Los Angeles mayor, police chief say city is safe despite uptick in violent crimes

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Newly released statistics show violent crimes are up 20 percent in Los Angeles, but Mayor Eric Garcetti and Police Chief Charlie Beck said it's one of the safest big cities in the country. (KABC)

Newly released statistics show violent crimes are up 20 percent in Los Angeles, but Mayor Eric Garcetti and Police Chief Charlie Beck said it's one of the safest big cities in the country.

Violent crimes such as rape and murder went up in 2015 compared to the previous two years. On Wednesday, top officials analyzed the data and announced what would be done to make the city safer.

In 1953, there was a rate of 301 crimes per 10,000 residents. In 2015, it was 298 per 10,000 residents, which is a little less. And while last year had a troubling jump, crime in the city is lower than in most major cities.

"(We are) below New York, Chicago, Philadelphia and Houston," Garcetti said.

Last spring showed violent crime at its highest point with a 32.7 percent increase. Domestic violence crimes were reclassified, which pushed up the numbers. Then gang warfare erupted - an increase for the first time in 8 years.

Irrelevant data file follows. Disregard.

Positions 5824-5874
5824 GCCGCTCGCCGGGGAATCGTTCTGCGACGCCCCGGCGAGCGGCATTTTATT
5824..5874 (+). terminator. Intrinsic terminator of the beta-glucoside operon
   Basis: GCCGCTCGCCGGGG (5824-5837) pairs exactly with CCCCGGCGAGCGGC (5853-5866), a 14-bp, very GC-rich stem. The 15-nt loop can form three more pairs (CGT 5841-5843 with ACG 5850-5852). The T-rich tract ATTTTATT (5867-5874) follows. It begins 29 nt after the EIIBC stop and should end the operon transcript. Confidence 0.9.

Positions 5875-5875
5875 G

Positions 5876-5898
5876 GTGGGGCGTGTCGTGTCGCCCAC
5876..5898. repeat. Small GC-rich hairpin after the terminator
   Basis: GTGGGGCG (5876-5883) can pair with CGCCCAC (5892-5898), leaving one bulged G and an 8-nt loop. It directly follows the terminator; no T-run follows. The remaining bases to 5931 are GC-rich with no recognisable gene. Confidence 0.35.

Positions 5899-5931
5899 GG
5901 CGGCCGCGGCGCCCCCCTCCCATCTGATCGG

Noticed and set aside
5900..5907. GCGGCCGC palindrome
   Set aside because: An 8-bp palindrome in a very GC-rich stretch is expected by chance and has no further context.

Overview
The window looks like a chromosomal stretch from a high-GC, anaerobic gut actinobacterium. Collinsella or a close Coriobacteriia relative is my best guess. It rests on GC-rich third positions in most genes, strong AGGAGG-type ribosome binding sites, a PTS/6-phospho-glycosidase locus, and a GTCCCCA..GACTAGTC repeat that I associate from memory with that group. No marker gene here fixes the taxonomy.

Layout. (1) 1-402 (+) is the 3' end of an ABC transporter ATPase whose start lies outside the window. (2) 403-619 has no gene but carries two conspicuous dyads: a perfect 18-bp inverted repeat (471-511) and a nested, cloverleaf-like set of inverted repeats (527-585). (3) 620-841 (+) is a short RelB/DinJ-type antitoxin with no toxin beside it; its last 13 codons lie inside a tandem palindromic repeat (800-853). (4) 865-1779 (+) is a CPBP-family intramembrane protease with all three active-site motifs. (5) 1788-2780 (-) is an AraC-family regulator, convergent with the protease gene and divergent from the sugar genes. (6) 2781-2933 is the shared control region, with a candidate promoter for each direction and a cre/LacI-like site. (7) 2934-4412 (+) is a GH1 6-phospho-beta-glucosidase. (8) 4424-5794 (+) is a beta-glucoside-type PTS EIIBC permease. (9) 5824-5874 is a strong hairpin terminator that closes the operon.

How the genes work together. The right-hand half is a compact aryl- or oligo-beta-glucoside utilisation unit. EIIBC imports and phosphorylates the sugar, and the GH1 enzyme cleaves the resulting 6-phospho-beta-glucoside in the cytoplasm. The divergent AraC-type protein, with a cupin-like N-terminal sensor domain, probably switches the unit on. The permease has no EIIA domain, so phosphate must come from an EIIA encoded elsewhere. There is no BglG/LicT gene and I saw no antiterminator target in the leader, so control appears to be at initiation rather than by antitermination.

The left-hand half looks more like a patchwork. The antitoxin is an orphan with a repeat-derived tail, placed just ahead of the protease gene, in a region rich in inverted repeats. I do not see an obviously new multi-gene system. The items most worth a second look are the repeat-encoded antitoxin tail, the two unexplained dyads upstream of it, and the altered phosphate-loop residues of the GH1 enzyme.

At its peak, the Los Angeles Police Department battled back, doubling Metro officers in hot zones and sending in gang intervention units. The number of guns recovered and arrests tripled.

"These solutions broker peace, teach non-violence and change the way our young people resolve conflict," Beck said.

Property crimes had also gone down until this year, and the stats showed an increase in car thefts and break-ins. Almost half of the car break-ins happened when the cars were unlocked, Beck said.

Also preventable is domestic violence. Domestic assault response teams were expanded throughout the city, and Garcetti said homicides related to domestic violence cases were cut in half.

What has helped is when assault is reported the first time it happens.

"We've arrested 200 people for homicide this year. If you go into the background of those folks, almost all of them have domestic violence in the home they grew up in," Beck said.

Officials said more funding will help the downward trend and that $5.5 million is being added for key programs, staffing and training.

Related Topics:
crimegang violencerapemurderauto thefteric garcettilapdpolice chiefLos AngelesLos Angeles County
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